It is time for T-SQL Tuesday #85 and this month the party is being hosted by Kenneth Fisher from SQL Studies.This month’s topic is Backup and Restore and I will be discussing the differences between database Restore and Recovery.
The restoration process of a SQL Server database passes through two phases: Restore and Recovery. The Restore phase performs a Data Copy of the database, while the Recovery process is comprised of performing both Redo and Undo actions to roll forward or roll back transactions from the transaction log.
Data Copy – The longest phase of database restoration is when the data files need to be recovered from the backups. SQL Server will recreate the data and log files and then rewrite the data from the full database backup. Data pages are retrieved from the backup in order and written to the data files. If you are also performing a restoration from a differential backup, SQL Server overwrites the extents restored from the full backup with the extents from the differential backup.
Redo – If the database is in either full or bulk-logged recovery model, committed transactions that are found in the transaction log will be rolled forward during the recovery phase up to the recovery point objective. If the database is in simple recovery model then committed transactions can only be recovered from either the full database backup or the differential backup.
Undo – When you are recovering your database to the chosen recovery point objective, which is normally the time of your database failure, the transaction log will likely include details of transactions that had not yet been committed. These uncommitted transactions will be rolled back by SQL Server during the undo phase.
In the example, the database performed a checkpoint at noon and a backup had been taken at that time. The restore process will capture all the transactions up until the point the database had been backed up. After the database has been restored, the recovery process will roll forward transactions 2 and 4 because they had been committed to the transaction log before the point of failure. Since transactions 3 and 5 did not commit before the time of system failure, the undo process will roll back the transactions to keep the data in a consistent state.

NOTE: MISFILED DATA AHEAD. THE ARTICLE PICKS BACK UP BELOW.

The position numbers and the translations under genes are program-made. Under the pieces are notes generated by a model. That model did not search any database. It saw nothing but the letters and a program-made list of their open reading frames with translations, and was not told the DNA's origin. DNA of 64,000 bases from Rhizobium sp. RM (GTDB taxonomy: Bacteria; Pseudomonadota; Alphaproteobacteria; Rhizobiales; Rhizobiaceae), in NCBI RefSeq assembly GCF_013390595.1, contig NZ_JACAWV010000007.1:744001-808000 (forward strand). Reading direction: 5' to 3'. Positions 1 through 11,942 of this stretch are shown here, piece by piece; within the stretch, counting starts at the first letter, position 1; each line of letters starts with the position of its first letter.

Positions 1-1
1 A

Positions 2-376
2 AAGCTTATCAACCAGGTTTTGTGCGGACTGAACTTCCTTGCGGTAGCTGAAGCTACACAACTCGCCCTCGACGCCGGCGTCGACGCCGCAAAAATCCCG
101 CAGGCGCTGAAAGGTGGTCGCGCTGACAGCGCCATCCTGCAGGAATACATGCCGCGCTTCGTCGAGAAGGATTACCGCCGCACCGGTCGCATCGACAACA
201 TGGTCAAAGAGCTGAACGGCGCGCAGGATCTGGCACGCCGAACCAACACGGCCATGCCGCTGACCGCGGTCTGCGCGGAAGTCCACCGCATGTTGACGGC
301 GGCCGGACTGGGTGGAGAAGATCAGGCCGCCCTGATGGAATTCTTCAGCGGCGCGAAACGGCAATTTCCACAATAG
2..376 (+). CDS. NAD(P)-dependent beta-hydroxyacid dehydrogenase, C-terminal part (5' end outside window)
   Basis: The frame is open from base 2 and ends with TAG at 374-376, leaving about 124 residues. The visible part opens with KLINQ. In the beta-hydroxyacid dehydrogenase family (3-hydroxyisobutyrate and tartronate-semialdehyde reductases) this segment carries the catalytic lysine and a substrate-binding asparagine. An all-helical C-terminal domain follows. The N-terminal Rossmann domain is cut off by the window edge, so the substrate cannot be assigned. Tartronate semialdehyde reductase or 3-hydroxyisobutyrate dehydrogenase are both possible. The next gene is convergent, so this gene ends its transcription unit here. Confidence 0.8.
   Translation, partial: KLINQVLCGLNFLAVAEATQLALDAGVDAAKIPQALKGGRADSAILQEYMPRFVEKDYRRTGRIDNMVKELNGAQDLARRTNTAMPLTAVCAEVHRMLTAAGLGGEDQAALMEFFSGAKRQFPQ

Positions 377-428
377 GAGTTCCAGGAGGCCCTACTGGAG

To see this in code, below is an example of restoring the JDmusic database from the music.bak file. A Full Backup, Differential Backup, and a Log Backup had previously been completed and backed up to the music.bak file. Within that file, each backup that was made will be assigned a file number in order of when they were added to the file. In this case the Full backup is file 1, the Differential backup is file 2, and the Log backup is file 3. When restoring the Full or Differential backup there is not much difference other than selecting the correct file number. Since neither of these backups are the final item we are restoring, we use the NoRecovery statement so that only the Data Copy phase of the restore is completed. When we get to the final log that we want to restore, we use the Recovery statement to tell SQL Server that the backup can now do the Redo and Undo phases of the restore process.